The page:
There are bullet-points in life. Points of pleasure and of heartbreak. In hindsight I believe that I have learned my greatest lessons from the latter. Occasionally it happens that they are a combination of both. In the moment the experience doesn’t feel particularly great, but in the long run it will set you up for success.
This is the case with sobriety. It doesn’t feel good the first months, but over time you slowly become more yourself than ever before.
Then there are specs of time, when it appears as if everything suddenly makes sense. You come to understand why this was the only way forward. The puzzle-pieces start to fit together perfectly.
Frankly there are still times, when things aren’t awesome, and by now I am nearly four years into this game. I don’t think life will ever be a constant bliss.
When you give up addiction, you got nowhere to run to. This tends to create descent amounts of anxiety and fear. It’s almost like the tax of being sober and alive; at a certain point life will start demanding that you face yourself. Continue drinking and it will end up very, very terribly. Running with my deficiencies is a luxury I can no longer afford. It would ultimately be the end of me. Professionals agree.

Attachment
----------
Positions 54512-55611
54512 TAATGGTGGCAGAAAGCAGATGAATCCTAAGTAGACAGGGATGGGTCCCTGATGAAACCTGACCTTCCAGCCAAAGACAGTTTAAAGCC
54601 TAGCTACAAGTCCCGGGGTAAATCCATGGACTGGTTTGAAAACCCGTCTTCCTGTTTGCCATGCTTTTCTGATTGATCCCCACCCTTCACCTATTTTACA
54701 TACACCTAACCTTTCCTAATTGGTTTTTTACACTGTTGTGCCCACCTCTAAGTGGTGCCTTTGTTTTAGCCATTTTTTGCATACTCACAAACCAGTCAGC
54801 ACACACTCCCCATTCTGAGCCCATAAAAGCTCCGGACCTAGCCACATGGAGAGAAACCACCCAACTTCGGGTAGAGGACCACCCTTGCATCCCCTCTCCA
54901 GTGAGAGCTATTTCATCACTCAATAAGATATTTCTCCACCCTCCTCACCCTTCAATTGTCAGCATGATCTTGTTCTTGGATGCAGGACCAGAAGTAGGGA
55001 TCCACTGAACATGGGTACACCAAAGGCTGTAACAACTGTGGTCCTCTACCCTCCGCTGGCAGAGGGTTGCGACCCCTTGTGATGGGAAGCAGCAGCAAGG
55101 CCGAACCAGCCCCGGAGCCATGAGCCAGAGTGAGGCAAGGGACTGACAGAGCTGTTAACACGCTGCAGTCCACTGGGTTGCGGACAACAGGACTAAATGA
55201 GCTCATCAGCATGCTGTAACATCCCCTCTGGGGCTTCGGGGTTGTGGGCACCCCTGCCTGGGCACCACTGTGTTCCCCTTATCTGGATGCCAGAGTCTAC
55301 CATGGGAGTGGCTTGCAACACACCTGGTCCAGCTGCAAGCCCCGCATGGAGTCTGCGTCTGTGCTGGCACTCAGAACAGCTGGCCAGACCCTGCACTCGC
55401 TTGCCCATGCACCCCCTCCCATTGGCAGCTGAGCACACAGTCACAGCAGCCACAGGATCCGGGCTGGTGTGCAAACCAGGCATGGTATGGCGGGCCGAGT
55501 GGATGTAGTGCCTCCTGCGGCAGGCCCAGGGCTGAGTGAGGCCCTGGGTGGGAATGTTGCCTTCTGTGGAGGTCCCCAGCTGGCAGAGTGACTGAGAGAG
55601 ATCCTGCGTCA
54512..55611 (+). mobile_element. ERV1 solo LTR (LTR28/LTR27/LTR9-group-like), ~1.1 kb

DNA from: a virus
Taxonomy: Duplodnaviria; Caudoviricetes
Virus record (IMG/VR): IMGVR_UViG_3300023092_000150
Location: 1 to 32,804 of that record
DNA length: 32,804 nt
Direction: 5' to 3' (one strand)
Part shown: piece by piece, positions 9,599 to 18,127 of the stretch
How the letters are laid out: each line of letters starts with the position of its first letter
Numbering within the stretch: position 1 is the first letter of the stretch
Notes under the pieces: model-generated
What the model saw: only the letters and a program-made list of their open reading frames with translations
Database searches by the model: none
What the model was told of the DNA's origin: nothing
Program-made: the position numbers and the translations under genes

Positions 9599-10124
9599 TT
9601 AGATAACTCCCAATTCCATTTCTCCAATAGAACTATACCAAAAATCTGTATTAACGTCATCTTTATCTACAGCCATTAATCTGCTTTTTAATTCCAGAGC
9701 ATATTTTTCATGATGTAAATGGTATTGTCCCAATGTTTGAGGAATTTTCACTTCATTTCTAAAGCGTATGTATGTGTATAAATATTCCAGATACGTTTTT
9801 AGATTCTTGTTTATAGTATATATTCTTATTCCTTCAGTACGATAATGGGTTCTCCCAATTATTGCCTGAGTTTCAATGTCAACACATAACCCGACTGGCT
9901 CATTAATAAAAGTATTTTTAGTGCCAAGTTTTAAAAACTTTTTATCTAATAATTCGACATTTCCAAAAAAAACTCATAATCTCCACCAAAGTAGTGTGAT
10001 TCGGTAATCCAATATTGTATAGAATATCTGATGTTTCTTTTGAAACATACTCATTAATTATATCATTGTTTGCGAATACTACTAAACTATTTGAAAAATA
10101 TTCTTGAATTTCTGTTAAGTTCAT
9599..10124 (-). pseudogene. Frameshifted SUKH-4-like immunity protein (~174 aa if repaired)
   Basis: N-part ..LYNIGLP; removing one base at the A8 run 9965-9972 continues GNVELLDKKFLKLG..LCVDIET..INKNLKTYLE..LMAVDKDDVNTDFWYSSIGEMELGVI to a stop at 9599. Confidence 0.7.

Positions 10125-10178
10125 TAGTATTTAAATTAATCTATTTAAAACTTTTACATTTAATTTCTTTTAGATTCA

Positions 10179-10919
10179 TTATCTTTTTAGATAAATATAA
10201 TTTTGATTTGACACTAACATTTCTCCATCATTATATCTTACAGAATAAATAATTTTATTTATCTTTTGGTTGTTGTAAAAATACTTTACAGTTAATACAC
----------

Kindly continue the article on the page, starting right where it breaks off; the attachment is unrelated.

My father taught me this well. Maybe that is in part why I came to my senses, hit rock bottom or made a complete mess out of things, so early on in life.
I don’t think I am special in that way. I just have a tendency to latch onto ideas and beliefs, the belief in this case being that I have a genetic illness called alcoholism. Dad has it too. It’s nobody’s fault per-say. We don’t get to choose the hand we are dealt, but we are responsible of how we act and how we play the cards. These aren’t new ideas, but lessons I have learned from people with more experience than I.
Pleasure is lovely. There are moments in life that we should hold close to your hearts. Cherish.
But in the end I’ve been raised by pain. I understand that suffering teaches me lessons I can use and accumulate practically in life.
What person willingly makes their vacation out to Poland, to experience a 74-year-old concentration camp, in order to explore an existential inner crisis. It’s strange. Most would choose to lay on a beach. I guess am I different that way.
4th of July 2017